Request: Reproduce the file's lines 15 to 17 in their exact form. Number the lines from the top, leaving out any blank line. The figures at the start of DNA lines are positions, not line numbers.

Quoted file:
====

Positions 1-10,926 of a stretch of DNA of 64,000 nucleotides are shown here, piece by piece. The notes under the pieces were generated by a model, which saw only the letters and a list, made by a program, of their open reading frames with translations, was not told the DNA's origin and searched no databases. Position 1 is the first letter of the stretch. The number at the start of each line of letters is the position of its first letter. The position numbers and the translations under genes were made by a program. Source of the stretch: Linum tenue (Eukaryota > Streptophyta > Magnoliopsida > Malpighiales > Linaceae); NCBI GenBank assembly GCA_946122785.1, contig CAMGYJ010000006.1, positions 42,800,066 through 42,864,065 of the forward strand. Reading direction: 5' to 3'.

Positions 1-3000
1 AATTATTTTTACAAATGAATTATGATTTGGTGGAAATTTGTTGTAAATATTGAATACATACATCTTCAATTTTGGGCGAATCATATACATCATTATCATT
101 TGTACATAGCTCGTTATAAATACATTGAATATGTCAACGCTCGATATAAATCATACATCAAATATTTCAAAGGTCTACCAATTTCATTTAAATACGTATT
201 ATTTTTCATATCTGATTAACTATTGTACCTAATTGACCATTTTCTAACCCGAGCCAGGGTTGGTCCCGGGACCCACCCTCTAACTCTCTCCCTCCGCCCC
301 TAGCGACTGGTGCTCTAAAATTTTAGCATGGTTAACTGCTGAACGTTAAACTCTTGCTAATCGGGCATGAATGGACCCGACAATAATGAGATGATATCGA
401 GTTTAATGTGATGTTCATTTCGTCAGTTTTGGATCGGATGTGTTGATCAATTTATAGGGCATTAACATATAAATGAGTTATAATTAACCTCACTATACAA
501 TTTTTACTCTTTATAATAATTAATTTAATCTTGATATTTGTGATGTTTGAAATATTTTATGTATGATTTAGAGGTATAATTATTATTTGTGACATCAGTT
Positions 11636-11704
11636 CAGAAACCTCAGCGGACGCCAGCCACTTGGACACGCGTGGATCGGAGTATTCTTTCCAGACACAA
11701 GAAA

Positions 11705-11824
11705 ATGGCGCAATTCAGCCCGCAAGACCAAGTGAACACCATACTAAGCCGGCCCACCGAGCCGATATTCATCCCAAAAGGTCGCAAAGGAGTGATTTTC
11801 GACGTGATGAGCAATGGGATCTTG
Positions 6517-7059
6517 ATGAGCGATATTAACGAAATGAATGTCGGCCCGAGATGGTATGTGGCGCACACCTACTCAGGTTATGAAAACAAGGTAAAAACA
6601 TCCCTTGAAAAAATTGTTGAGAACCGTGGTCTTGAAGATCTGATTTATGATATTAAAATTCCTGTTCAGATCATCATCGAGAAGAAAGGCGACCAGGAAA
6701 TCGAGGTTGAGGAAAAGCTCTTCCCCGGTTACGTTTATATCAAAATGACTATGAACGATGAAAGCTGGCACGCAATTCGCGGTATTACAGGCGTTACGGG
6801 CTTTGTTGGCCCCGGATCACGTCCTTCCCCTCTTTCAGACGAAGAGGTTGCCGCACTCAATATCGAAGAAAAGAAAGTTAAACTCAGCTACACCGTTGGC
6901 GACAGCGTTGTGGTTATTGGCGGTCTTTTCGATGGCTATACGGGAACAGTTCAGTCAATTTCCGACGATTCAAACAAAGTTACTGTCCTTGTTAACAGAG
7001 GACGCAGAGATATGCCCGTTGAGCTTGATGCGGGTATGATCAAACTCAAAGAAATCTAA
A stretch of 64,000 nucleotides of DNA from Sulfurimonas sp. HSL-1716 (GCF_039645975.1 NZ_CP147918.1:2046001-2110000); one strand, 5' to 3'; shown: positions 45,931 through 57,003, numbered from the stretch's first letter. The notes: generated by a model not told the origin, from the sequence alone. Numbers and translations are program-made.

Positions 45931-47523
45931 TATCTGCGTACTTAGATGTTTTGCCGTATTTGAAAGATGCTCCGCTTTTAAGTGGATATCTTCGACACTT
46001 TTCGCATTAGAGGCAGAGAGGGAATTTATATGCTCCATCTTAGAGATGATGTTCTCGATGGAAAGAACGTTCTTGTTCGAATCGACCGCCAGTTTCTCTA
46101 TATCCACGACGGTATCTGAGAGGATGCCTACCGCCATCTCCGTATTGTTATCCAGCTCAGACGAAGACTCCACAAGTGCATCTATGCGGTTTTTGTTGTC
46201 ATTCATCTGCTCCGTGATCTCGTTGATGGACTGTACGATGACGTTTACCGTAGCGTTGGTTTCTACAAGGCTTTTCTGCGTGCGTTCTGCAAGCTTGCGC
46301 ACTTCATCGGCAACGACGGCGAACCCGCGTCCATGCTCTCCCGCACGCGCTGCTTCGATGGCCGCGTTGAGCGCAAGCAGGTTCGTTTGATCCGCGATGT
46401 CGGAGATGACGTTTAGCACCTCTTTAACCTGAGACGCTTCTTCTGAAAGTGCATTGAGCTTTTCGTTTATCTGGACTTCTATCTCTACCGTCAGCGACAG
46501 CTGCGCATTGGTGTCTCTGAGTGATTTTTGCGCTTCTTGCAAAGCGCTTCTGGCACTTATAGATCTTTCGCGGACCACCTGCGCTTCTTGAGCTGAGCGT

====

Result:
Positions 6517-7059
6517 ATGAGCGATATTAACGAAATGAATGTCGGCCCGAGATGGTATGTGGCGCACACCTACTCAGGTTATGAAAACAAGGTAAAAACA
6601 TCCCTTGAAAAAATTGTTGAGAACCGTGGTCTTGAAGATCTGATTTATGATATTAAAATTCCTGTTCAGATCATCATCGAGAAGAAAGGCGACCAGGAAA